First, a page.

Chapter 9. Disabling authentication

Guacamole normally enforces authentication, requiring all users to have a corresponding set of credentials. If you would rather just type in your server's URL and gain access to your computer, you can do this with the so-called "NoAuth" extension.

The NoAuth extension still performs authentication, but does not validate any credentials, giving anyone that visits your server access to the same set of connections dictated by an XML configuration file. It is an authentication implementation in its own right, and thus doesn't truly "disable" authentication. It simply grants anyone access without requesting a username or password.


The security implications of this should be obvious - anyone with access to your Guacamole instance will have access to your remote desktops. If you wish to effectively disable authentication using NoAuth, do so with caution.

Downloading the NoAuth extension

The NoAuth authentication extension is available separately from the main guacamole.war. The link for this and all other officially-supported and compatible extensions for a particular version of Guacamole are provided on the release notes for that version. You can find the release notes for current versions of Guacamole here:

The NoAuth authentication extension is packaged as a .tar.gz file containing:


The NoAuth extension itself, which must be placed in GUACAMOLE_HOME/extensions.


Contains an example configuration file: noauth-config.xml.

Installing the NoAuth extension

Guacamole extensions are self-contained .jar files which are located within the GUACAMOLE_HOME/extensions directory. To install the NoAuth authentication extension, you must:

  1. Create the GUACAMOLE_HOME/extensions directory, if it does not already exist.

  2. Copy guacamole-auth-noauth-0.9.11-incubating.jar within GUACAMOLE_HOME/extensions.

  3. Configure Guacamole to use NoAuth, as described below.


You will need to restart Guacamole by restarting your servlet container in order to complete the installation. Doing this will disconnect all active users, so be sure that it is safe to do so prior to attempting installation. If you do not configure the NoAuth extension properly, Guacamole will not start up again until the configuration is fixed.

Configuring Guacamole for NoAuth

An additional property must be added to such that Guacamole will load the NoAuth extension and locate its configuration file:

# NoAuth properties
noauth-config: /etc/guacamole/noauth-config.xml

The noauth-config property defines the location of the XML configuration file required by NoAuth. This file describes the connections available to any user of your Guacamole instance and can be placed anywhere so long as its location is given in On Linux servers, /etc/guacamole is a good location for Guacamole configuration files, including the configuration file used by NoAuth.

The NoAuth configuration file

Although the NoAuth extension does not check credentials, it still requires a configuration file describing which connections are available and the protocols to use. This configuration is an XML file, typically called noauth-config.xml.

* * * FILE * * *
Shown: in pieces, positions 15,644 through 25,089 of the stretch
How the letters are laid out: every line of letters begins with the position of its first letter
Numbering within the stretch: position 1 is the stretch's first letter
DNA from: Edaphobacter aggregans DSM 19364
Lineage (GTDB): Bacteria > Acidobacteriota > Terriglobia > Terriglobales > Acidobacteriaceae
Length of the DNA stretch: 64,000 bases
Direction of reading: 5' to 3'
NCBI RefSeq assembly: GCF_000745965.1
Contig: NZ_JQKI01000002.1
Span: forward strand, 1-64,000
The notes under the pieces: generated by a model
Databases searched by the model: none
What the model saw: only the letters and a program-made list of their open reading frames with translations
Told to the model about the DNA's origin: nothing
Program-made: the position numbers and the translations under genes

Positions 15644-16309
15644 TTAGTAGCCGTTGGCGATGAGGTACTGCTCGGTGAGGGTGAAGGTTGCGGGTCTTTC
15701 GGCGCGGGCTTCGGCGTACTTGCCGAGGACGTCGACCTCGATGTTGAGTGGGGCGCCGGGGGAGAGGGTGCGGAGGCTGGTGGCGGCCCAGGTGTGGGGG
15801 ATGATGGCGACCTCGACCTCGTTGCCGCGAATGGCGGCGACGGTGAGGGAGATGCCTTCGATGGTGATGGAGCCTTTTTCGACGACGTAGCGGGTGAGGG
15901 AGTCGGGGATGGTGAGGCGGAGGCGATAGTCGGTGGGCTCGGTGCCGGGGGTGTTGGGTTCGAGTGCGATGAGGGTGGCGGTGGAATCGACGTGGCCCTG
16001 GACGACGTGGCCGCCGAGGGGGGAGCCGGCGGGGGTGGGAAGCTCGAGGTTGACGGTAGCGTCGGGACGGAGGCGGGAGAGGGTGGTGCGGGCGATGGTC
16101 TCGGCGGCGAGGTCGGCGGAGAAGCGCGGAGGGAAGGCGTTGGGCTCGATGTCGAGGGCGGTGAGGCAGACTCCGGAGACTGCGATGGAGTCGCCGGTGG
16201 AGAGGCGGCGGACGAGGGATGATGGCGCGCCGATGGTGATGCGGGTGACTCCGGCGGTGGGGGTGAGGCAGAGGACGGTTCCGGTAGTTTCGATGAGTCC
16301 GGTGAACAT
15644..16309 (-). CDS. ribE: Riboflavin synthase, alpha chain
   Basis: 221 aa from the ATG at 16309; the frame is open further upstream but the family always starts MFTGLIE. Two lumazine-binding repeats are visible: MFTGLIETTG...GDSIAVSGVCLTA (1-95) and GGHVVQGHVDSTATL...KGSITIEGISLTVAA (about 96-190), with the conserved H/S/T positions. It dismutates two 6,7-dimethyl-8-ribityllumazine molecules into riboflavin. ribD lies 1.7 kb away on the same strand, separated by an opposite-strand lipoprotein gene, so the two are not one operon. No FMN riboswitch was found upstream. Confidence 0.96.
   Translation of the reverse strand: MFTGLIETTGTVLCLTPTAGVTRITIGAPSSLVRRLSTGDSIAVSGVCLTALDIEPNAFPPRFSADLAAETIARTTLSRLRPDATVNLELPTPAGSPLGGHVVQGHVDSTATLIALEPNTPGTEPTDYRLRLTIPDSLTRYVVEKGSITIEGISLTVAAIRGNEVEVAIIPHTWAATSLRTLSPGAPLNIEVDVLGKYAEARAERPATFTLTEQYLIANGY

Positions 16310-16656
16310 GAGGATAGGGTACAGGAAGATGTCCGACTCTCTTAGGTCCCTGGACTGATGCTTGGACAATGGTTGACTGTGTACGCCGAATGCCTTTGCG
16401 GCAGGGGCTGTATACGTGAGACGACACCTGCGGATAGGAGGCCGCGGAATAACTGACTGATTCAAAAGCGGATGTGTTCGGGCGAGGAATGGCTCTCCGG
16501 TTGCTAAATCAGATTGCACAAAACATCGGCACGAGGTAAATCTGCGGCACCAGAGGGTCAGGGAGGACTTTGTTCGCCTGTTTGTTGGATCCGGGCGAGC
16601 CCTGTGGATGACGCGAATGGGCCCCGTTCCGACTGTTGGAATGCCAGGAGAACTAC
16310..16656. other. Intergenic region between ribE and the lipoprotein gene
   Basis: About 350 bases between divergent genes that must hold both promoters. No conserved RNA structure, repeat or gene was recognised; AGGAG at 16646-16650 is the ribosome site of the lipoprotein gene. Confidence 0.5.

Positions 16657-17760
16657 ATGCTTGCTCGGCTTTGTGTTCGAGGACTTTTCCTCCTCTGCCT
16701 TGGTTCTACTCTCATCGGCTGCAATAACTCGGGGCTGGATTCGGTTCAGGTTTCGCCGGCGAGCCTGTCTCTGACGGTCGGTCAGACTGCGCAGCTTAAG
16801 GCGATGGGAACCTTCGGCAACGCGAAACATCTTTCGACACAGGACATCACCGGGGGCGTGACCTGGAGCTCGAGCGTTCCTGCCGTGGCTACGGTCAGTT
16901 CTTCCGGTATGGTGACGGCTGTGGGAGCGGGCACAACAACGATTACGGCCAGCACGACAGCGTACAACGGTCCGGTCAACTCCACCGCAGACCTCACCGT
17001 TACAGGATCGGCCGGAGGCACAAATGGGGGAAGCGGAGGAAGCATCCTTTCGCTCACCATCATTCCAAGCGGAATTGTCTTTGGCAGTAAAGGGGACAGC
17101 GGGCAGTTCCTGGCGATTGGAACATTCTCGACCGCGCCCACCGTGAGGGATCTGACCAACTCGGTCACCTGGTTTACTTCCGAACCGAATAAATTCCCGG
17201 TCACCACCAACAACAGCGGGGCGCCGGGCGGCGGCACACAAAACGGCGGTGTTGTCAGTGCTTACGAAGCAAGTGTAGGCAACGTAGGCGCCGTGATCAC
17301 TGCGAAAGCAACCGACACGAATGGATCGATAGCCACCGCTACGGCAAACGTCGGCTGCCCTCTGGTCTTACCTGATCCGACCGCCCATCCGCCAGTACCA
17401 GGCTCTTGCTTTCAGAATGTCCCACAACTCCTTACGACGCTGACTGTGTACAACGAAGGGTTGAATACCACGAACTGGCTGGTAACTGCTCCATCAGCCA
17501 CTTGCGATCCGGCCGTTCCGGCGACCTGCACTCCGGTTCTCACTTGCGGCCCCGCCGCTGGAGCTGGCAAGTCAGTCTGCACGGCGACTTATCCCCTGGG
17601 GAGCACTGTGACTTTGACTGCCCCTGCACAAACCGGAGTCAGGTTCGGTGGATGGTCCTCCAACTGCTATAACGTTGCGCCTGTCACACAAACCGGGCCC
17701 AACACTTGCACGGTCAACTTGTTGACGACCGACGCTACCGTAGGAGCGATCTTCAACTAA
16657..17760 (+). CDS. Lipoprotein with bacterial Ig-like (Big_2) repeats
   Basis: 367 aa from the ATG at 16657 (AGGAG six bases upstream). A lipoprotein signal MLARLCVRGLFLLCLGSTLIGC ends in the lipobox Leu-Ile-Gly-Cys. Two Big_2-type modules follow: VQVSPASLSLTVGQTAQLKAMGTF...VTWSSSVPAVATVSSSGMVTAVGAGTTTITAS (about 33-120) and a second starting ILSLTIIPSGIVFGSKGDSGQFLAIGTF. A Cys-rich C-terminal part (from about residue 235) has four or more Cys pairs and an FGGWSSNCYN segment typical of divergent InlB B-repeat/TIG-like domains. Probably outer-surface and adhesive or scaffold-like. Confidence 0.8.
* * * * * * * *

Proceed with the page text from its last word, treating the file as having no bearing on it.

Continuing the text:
An example configuration file is provided in the doc/example/ directory of the .tar.gz file downloadable from the Guacamole site. The format is fairly straightforward, and consists only of a list of connections (configurations) and parameters:

    <config name="myconfig" protocol="rdp">
        <param name="hostname" value="rdp-server" />
        <param name="port" value="3389" />

The file consists of a single <configs> tag that contains any number of <config> tags, each representing a distinct connection available for use.

Each <config> tag has a corresponding name and protocol. The name attribute defines a unique identifier for the connection and tells Guacamole what text should be displayed when identifying the connection. The protocol attribute defines the standard remote desktop protocol to use, such as "vnc", "rdp", or "ssh". These protocols must be specified as lowercase due to the naming convention used by the libraries providing protocol support. If the wrong case is used, Guacamole will be unable to load the corresponding protocol support and the connection will fail.

The <param> tags are placed within <config> tags, describing a parameter name/value pair. The parameters available, their names, and their allowed values are protocol-specific and documented in Chapter 5, Configuring Guacamole.

The example above creates a new connection called "myconfig" that uses RDP to connect to the server at "rdp-server" on port 3389.

Completing the installation

Guacamole will only reread and load newly-installed extensions during startup, so your servlet container will need to be restarted before the disabled authentication will take effect. Restart your servlet container and check whether your changes have been successful.


You only need to restart your servlet container. You do not need to restart guacd.

guacd is completely independent of the web application and does not deal with or the authentication system in any way. Since you are already restarting the servlet container, restarting guacd as well technically won't hurt anything, but doing so is completely pointless.

If Guacamole does not come back online after restarting your servlet container, or you are prompted for a username and password, check the logs. Problems in the configuration of NoAuth extension will prevent Guacamole from starting up, and any such errors will be recorded in the logs of your servlet container.